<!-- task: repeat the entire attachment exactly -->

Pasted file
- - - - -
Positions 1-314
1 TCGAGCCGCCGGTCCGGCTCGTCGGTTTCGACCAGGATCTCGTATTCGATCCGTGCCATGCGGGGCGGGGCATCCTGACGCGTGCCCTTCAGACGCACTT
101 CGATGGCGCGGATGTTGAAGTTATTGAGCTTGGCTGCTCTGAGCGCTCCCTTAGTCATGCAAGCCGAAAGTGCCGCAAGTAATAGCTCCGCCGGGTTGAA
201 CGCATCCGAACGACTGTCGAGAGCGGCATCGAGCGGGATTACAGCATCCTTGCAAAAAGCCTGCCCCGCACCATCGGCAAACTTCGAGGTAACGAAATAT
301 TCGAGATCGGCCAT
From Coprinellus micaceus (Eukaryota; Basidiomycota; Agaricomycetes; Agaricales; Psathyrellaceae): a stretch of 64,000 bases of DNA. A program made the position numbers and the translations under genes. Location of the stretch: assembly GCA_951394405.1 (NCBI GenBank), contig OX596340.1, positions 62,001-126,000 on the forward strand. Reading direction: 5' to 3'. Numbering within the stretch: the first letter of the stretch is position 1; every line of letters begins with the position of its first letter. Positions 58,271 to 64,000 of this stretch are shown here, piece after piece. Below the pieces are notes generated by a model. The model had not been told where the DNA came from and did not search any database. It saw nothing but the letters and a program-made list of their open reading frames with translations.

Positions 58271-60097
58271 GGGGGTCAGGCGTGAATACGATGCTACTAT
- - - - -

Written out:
Positions 1-314
1 TCGAGCCGCCGGTCCGGCTCGTCGGTTTCGACCAGGATCTCGTATTCGATCCGTGCCATGCGGGGCGGGGCATCCTGACGCGTGCCCTTCAGACGCACTT
101 CGATGGCGCGGATGTTGAAGTTATTGAGCTTGGCTGCTCTGAGCGCTCCCTTAGTCATGCAAGCCGAAAGTGCCGCAAGTAATAGCTCCGCCGGGTTGAA
201 CGCATCCGAACGACTGTCGAGAGCGGCATCGAGCGGGATTACAGCATCCTTGCAAAAAGCCTGCCCCGCACCATCGGCAAACTTCGAGGTAACGAAATAT
301 TCGAGATCGGCCAT
From Coprinellus micaceus (Eukaryota; Basidiomycota; Agaricomycetes; Agaricales; Psathyrellaceae): a stretch of 64,000 bases of DNA. A program made the position numbers and the translations under genes. Location of the stretch: assembly GCA_951394405.1 (NCBI GenBank), contig OX596340.1, positions 62,001-126,000 on the forward strand. Reading direction: 5' to 3'. Numbering within the stretch: the first letter of the stretch is position 1; every line of letters begins with the position of its first letter. Positions 58,271 to 64,000 of this stretch are shown here, piece after piece. Below the pieces are notes generated by a model. The model had not been told where the DNA came from and did not search any database. It saw nothing but the letters and a program-made list of their open reading frames with translations.

Positions 58271-60097
58271 GGGGGTCAGGCGTGAATACGATGCTACTAT